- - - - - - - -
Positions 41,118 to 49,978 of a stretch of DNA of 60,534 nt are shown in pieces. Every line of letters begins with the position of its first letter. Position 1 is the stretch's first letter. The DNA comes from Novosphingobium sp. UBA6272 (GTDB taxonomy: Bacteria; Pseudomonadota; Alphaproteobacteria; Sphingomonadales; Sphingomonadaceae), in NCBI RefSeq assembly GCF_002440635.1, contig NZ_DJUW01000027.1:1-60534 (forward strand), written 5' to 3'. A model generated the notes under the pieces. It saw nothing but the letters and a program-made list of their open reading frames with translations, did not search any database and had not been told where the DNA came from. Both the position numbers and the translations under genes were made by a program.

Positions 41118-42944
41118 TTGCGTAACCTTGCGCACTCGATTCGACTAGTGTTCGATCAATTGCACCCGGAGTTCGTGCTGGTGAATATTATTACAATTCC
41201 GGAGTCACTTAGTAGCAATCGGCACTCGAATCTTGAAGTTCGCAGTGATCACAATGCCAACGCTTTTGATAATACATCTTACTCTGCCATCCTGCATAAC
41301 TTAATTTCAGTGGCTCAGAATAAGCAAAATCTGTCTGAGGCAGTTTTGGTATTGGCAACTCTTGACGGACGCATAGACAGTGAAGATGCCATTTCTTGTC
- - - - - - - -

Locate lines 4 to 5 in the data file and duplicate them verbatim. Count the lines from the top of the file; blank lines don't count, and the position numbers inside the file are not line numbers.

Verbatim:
41201 GGAGTCACTTAGTAGCAATCGGCACTCGAATCTTGAAGTTCGCAGTGATCACAATGCCAACGCTTTTGATAATACATCTTACTCTGCCATCCTGCATAAC
41301 TTAATTTCAGTGGCTCAGAATAAGCAAAATCTGTCTGAGGCAGTTTTGGTATTGGCAACTCTTGACGGACGCATAGACAGTGAAGATGCCATTTCTTGTC